My second head-tilting moment comes from Chester’s supposed concern about relinquishing state control to a consortium. Apparently a loss of state control does not concern him enough to remove himself as chair of said consortium. Moreover, he expressed no such concern previously– only now, when political savvy makes such a decision expedient.
Third, about Chester’s role as PARCC chair: He offers no word about what deal might have been made to allow him to continue as chair (already he has been allowed to remain PARCC governing board chair for a year even though MA did not use PARCC as the state assessment in 2015, a stipulation in the PARCC MOU). Chester’s not yet clarifying his future role as PARCC chair is suspect given that (yet another bit of news) LaCroix mentions that PARCC, Inc., has allegedly already decided to reinvent itself as a vendor of PARCC questions. (Surely Chester’s potential role as PARCC chair of a “vended question” PARCC state has come up in planning this redirection of a struggling PARCC consortium?)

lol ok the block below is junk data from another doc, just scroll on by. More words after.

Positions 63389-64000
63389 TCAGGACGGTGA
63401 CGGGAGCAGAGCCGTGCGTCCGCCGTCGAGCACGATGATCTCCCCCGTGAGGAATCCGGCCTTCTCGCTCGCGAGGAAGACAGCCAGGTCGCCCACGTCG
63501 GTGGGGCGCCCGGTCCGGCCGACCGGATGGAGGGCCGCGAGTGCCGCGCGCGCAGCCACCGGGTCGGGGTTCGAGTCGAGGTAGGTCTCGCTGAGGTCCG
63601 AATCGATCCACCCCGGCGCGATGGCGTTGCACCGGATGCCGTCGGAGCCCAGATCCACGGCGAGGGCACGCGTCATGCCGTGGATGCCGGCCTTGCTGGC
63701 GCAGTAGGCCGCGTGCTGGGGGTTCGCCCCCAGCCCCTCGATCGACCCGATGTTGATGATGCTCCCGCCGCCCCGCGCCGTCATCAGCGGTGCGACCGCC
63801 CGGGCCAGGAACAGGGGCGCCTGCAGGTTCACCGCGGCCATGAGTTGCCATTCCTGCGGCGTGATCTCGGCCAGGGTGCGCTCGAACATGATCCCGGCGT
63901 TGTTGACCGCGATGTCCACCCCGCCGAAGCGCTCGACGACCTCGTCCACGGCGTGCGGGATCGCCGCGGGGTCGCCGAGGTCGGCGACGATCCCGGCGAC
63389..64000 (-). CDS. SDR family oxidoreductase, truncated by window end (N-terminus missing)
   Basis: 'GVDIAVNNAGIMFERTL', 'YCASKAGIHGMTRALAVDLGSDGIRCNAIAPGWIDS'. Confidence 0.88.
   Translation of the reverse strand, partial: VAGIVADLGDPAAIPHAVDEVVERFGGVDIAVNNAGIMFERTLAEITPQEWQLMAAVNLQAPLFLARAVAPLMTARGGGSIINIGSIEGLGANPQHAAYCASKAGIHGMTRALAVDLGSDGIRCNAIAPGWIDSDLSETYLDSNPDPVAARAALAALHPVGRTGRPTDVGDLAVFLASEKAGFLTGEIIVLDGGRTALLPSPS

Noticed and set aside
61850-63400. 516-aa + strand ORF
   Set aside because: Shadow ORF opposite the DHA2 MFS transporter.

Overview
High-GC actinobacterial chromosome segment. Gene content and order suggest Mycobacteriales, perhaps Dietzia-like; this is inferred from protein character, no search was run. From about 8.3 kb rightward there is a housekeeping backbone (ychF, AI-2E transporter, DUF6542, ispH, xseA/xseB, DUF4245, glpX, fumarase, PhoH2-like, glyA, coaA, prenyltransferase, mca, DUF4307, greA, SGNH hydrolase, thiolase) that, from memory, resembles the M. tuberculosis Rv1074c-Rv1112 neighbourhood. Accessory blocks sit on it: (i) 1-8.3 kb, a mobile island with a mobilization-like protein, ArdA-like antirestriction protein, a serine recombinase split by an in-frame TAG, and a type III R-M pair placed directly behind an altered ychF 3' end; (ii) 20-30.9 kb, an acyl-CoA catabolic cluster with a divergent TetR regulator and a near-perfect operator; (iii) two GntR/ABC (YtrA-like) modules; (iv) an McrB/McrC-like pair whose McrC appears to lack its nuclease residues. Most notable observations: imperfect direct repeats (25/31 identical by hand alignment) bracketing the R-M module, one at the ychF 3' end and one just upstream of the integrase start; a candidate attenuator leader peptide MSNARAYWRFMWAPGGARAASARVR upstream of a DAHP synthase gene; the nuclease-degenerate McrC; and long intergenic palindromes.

Has Chester been allowed another year to remain PARCC governing board chair under the stipulation that he will spend the year working to remake MCAS into nothing more than a PARCC shell?
Chester needs to publicly declare any arrangements he has made to retain his position as PARCC governing board chair given his publicized support for an MCAS-PARCC “compromise.”
And about item vending machine PARCC:
The PARCC, Inc., makeover as incorporating the new role of assessment item vendor is not clearly stated on its website, though there is a brief statement at the bottom of the “What We Do” page (linked above) that the PARCC items are for sale to testing vendors:
Parcc Inc. offers licensing agreements of PARCC forms and items to vendors at various price structures. Visit the Parcc Inc. Licensing page.
The “licensing page” referenced above offers no further detail and only allows one to send an email to email@example.com with the subject, “licensing.”